European Fashion Heritage Association

Journal Designers

More is More: Patrick Kelly

1980sAmerican fashion

Pure American energy on the global stage of fashion

‘Patrick landed like a bomb in my shop in 1985. He was so gay and so full of energy, and so were his clothes.’

With these words, the buyer at Victoria boutiques in Paris described Patrick Kelly and the fashion he dreamed and made – as if the man and his practice were one the natural extension of the other.

Patrick Kelly was obsessed with fashion. He learned to sew at a very young age, worked in thrift shops when he was young and eventually managed to establish his own label and move to France, to pursue a career that brought him to conquer the Parisian fashion scene of the 19080s. It is in Paris that Kelly became the designer of records. In fact, he was the first American designer to be admitted to the prestigious Chambre syndicale du prêt-à-porter des couturiers et des créateurs de mode: something that consecrated him to the statue of ‘createur’. He is probably the most well-known ad remembered African-american designer who actively included his own roots and background into his practice, merging these references with an extraordinarily contemporary aesthetic sensibility.


The references he used to create his clothes were recognisably linked to his sensibility and background: these included elements of Black culture – he was a collector of black memorabilia – as well as to pop art and culture. His style was flamboyant, playful and daringly excessive. This was true also for the way he orchestrated the presentations of his collections, which had to be the very first celebration of his creative thought. ‘I design for fat women, skinny women, all kinds of women. My message is, you’re beautiful just the way you are’  he declared. To prove this, in 1987 he sent on his runway a model who was eight months pregnant.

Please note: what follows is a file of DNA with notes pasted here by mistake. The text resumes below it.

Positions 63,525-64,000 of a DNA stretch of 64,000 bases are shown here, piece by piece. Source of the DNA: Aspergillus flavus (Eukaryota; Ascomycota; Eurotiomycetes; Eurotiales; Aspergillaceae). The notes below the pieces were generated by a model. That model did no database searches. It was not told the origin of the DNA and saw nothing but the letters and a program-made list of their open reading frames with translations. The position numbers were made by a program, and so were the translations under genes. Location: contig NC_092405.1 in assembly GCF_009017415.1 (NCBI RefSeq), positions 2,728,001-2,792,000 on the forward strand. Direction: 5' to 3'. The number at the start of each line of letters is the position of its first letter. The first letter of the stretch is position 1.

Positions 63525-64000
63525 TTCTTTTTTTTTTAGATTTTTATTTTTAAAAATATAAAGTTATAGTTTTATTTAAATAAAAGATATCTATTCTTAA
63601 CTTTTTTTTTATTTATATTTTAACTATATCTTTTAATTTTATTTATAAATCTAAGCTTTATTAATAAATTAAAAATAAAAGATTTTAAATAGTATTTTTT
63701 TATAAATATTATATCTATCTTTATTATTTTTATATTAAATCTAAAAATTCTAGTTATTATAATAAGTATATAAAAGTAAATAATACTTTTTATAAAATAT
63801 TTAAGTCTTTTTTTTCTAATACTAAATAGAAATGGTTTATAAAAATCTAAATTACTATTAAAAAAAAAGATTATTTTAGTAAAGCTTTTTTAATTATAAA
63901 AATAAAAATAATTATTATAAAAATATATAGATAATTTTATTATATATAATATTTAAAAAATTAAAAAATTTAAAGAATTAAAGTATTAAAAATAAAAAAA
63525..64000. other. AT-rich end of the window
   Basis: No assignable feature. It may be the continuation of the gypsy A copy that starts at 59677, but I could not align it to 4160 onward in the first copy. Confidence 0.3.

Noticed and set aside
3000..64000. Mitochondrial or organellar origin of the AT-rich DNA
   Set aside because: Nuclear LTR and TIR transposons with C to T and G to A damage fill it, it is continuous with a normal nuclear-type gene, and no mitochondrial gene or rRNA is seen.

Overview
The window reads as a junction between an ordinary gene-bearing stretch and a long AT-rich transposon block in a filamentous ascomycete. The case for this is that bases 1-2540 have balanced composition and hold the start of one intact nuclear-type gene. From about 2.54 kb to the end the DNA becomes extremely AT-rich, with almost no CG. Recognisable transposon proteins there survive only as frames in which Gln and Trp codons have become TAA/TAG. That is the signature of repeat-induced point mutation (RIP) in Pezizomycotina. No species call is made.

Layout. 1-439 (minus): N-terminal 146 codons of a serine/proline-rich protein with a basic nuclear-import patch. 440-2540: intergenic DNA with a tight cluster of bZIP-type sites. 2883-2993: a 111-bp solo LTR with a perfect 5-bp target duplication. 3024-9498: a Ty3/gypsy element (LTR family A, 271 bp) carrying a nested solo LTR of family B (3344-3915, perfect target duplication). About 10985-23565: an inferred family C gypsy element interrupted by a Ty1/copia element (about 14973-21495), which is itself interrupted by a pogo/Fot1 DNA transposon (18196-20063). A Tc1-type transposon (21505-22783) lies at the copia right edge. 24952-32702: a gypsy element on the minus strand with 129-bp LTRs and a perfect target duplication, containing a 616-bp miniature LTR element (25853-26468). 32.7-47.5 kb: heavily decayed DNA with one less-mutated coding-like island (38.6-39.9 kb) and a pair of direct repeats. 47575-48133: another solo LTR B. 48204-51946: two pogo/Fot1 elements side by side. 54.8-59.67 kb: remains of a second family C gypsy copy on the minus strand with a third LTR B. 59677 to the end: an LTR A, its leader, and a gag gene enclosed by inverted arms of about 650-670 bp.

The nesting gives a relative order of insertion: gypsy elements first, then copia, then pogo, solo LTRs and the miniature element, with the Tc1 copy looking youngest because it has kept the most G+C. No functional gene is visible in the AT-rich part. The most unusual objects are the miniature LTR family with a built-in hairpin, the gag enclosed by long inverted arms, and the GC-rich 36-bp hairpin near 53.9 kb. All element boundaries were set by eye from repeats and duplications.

Kelly died of AIDS in 1990. The words pronounced by his friend and feminist activist Gloria Steinem at his memorial summed up his creative mind as well as his social commitment. She stated: ‘Instead of dividing us with gold and jewels, he unified us with buttons and bows.’